"Do You Hear What I Hear?" was a chapter in an early draft of JOY: What My Heart Taught Me. I considered what I had written, wrote again, considered again, and in the end decided not to include it in the book. A cherished Christmas song, the title is also an important question for our time, so on the half-birthday of Christmas Eve, when the song is sung, it is timely to ask "Do You Hear What I Hear?".
We hear much in our daily lives - music, news, conversations, . . . - all of the earbud cords dangling about our heads are evidence that we are wired to hear a lot. I must admit that I'm not always a fan of what I hear when I'm "connected". When I drive my daughters, we're tuned into their radio stations which play what I affectionately refer to as "Top 14". If you're old enough to remember the pop music scene of 30 years ago, you'll recall "Top 40". Today there seem to be only 14 songs being played over and over and over again for two weeks before the next 14 begin . . . sigh. On the other hand, when I drive alone, I often listen to talk radio - there was a time when I listened to be informed, and often agreed with the hosts; however, I find the commentary has become less informative and more vehemently coercive to taking sides on issues, making the entire experience mind numbing. The same is often true of media in general. Conversation has a tendency to imitate what we hear, making it less true to our actual beliefs and feelings. I often feel like the Grinch in "How the Grinch Stole Christmas" when he listens to the Whos in Whoville singing Christmas songs, and what he hears is banging drums of "Noise! Noise! Noise!"
Do you hear "Noise! Noise! Noise!" when you listen? If so, does it cloud your thinking and steal your ability to make sense of the world in which we live? It often does for me. Sometimes, what I hear being said causes me to temporarily be stopped in my tracks, wondering if I might not have a clear understanding of the issue at hand, that I may not be listening well.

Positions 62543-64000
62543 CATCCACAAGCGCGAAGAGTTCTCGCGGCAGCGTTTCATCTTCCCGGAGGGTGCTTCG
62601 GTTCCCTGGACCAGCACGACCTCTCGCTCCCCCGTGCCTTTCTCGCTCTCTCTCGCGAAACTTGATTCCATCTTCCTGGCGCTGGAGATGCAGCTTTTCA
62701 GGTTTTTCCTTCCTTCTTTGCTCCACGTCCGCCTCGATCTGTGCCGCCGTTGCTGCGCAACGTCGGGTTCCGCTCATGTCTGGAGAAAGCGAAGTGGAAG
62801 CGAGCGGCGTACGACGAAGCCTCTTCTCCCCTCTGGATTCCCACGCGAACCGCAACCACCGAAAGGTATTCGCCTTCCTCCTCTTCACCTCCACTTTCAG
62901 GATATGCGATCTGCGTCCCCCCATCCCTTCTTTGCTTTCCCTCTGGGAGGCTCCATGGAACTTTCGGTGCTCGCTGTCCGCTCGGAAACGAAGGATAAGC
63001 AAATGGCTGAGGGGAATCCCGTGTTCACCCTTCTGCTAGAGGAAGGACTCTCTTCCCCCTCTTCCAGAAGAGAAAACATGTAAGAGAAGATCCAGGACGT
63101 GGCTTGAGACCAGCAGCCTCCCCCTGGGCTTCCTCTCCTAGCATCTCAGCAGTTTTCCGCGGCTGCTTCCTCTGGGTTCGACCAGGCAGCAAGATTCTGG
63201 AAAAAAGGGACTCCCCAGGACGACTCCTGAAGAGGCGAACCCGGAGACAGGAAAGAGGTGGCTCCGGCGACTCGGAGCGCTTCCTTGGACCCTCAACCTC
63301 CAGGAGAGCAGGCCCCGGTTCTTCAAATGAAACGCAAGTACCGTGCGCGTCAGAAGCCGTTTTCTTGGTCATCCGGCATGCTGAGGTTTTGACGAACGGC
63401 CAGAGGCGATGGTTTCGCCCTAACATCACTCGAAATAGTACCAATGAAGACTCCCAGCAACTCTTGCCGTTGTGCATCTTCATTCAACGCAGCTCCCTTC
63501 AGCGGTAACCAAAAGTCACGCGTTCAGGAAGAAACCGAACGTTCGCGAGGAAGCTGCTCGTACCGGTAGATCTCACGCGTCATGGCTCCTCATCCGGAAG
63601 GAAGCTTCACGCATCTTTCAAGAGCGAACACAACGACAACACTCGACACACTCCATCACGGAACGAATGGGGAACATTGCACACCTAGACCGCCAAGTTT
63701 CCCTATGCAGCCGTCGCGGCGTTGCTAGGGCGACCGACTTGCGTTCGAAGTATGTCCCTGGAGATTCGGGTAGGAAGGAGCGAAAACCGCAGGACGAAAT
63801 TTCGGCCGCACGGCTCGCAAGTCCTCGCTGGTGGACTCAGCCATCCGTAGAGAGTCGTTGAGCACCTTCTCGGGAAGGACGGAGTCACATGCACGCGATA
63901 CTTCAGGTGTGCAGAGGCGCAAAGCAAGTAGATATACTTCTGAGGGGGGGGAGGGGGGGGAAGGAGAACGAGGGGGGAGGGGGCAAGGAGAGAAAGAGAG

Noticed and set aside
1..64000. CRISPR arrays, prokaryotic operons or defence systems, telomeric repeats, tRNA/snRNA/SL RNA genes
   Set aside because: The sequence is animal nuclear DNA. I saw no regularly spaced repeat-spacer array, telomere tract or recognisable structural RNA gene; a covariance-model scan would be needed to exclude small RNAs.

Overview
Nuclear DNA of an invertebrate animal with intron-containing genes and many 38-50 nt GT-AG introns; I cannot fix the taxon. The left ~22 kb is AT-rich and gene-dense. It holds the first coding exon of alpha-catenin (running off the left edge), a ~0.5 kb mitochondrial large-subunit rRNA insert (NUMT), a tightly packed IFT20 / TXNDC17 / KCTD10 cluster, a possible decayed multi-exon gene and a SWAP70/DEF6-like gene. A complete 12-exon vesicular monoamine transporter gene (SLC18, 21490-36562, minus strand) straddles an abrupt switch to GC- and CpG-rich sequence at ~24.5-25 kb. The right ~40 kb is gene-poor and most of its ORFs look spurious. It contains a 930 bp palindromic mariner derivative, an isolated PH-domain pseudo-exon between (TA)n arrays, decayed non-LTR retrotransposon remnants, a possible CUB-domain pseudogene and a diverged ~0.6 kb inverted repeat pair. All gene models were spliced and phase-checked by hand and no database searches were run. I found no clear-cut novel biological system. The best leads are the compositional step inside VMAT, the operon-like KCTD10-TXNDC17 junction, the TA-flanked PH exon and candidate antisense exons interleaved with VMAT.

I find that I must unplug and disconnect to allow my head to think clearly. Often that requires a literal unplugging from everything, and escaping to walk the beach I love, where I find solace listening to the silence and gentle sounds of nature. I must escape the "Noise! Noise! Noise!" and allow my heart's voice to be heard in order for my mind to process things with rational sense. Interesting, isn't it, that my heart must be heard in order for my head to be more rational? I believe the reason for this is that love and joy come from the heart, and for anything to make true sense, it must be considered with respect to love and joy. "Noise! Noise! Noise!" is born of jealousy, hate, lack of trust, revenge, etc., and therefore, results in ideas that do not move us forward, but rather drag us further toward those emotions. Unplugging from the noise and listening with an ear to hear love is the path we must all travel if we are to be joyful as individuals, as families, as communities, as nations and as the world.
Listen . . . Do You Hear What I Hear?
author of "JOY"